Socializing with Hearing Loss

Meandering Through A Hearing World

Socializing with Hearing Loss

Because I suffer from a profound hearing loss, I struggle to hear in noise. I know I’m not alone. Almost everyone complains about the din in public places. There are times when I’ve refused invitations knowing I don’t have it in me to put up with a struggling-to-hear evening. Yet, I like being out with my friends and family. They say it’s best to be prepared. So when accepting an invitation to spend an evening out, I try to make the time hearing friendly.

As my hearing diminishes, I’m finding it harder and harder to keep up with conversation when seated with a large group of people in restaurants. Words fly by me, not making a bit of sense. When listening to the person seated next to me, I have to concentrate and put the words I do hear in context. Though I’m good at it, (amazing according to my husband), I find myself drooping with exhaustion by the time I get home. Knowing your hearing limits help. When possible, my husband and I try to socialize with only one other couple at a time. That way the conversation is focused and easier to understand.

When going to a restaurant, I try to arrive ahead of my reservation to stake out the perfect hearing table. I use Open Table and other online reservation systems to request a booth or corner table. When arriving at a restaurant I scan around the room, ensuring I will be seated with my back to a wall. I also make sure I can see faces in order to lip read.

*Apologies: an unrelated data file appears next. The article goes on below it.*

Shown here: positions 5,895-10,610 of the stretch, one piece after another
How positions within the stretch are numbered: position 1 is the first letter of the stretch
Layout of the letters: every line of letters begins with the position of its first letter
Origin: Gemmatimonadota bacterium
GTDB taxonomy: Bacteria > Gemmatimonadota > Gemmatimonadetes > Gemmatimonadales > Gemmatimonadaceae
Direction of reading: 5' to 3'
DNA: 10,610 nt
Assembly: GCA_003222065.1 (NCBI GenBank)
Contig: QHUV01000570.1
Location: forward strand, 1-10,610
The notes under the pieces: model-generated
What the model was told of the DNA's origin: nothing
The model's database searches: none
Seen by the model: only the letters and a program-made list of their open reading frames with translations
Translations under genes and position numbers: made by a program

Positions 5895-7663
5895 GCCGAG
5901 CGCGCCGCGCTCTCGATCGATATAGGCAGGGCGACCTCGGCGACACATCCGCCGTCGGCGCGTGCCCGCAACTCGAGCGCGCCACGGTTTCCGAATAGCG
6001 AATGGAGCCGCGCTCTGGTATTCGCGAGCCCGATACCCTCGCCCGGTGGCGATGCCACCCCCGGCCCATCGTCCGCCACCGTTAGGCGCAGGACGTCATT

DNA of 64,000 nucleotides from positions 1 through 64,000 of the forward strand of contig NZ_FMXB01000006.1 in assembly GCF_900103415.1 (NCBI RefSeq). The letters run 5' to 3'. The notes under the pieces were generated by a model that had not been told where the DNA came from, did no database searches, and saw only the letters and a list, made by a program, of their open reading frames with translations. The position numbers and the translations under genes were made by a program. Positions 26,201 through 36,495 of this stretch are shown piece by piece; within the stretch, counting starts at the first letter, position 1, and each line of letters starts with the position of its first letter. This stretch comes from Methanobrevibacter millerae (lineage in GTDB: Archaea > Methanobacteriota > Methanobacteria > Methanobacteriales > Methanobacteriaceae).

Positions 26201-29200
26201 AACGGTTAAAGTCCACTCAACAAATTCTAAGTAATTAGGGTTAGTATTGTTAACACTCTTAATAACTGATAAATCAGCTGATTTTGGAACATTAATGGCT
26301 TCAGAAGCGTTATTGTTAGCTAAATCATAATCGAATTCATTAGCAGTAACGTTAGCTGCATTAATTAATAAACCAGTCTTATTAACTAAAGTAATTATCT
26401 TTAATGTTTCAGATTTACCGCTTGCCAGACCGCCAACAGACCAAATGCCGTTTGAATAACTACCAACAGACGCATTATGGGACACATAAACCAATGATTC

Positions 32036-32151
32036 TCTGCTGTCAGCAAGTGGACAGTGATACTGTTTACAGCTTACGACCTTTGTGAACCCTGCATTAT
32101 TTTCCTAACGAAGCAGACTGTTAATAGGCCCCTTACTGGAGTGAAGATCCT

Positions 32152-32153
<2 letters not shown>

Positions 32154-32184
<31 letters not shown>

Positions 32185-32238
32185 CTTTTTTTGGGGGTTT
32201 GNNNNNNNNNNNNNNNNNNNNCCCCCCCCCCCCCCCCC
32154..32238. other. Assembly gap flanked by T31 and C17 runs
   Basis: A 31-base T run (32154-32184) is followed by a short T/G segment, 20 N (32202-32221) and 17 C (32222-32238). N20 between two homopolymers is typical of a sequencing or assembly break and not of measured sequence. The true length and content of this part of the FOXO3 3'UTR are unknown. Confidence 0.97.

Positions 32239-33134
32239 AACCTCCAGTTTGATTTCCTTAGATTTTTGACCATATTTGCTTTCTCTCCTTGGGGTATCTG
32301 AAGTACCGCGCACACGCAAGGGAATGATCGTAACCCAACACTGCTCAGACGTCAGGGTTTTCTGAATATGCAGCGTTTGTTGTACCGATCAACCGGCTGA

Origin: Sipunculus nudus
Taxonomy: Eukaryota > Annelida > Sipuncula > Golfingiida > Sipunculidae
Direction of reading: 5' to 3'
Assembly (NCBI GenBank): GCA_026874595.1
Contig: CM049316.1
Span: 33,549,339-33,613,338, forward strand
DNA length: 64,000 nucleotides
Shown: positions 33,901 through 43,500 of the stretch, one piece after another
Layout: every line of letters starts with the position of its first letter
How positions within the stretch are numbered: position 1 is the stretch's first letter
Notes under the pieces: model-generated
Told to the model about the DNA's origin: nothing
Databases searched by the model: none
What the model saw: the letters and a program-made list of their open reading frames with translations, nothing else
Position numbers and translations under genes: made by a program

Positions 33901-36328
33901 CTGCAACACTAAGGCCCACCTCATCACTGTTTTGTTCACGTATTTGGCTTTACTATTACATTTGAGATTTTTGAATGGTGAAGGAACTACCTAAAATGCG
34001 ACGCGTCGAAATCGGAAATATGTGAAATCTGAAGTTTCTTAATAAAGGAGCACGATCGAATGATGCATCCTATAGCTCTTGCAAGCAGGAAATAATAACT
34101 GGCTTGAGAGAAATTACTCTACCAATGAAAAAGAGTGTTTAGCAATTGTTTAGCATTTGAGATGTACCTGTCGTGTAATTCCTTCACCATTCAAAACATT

I love my hearing aids because they adjust to background noise automatically. An app on my phone allows me to further adjust background noise should the need arise. I can turn the volume of my aids up and down, which helps me hear a woman. I’m not shy about asking someone to repeat. I speak up when I can’t hear enough of a sentence to make sense of it.

Cocktail parties are more problematic. It’s hard to circulate and converse when you can’t hear. Again I have my tricks. I tend to stand on the fringe of the party instead of diving into the center of the room where the noise level is insurmountable. If I see someone I want to talk with, I pull them aside, explaining that I have a hearing problem. I’ve gotten strange looks, but most people understand.

Studies have shown that even people with minimal hearing loss tend to isolate themselves, which can lead to depression and dementia. We are social beings. We need to feel part of something. It doesn’t matter whether you have five friends or fifty. What matters is that you get out there and meander through the hearing world, enjoying your friends and family.

Please note: I will be away for the next few weeks. The column will resume May 6.

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Linda Bilodeau

I’ve grappled with hearing loss since 1978. Through it all, I’ve faced periods of denial, acceptance, curiosity, trust and hope. But more often than not, I’ve felt annoyed, angry and frightened. I’ve encountered despair, loneliness and envy. I’ve experienced panic attacks. I’ve met understanding people, kind souls who helped me a great deal and others who thought I had nothing short of an invisible plague. As a way of coming to terms with my hearing loss, I’ve decided to put my feelings about my disability down on paper. My hope is to better understand myself and perhaps you’ll find a little something in my meanderings that will help you, too.

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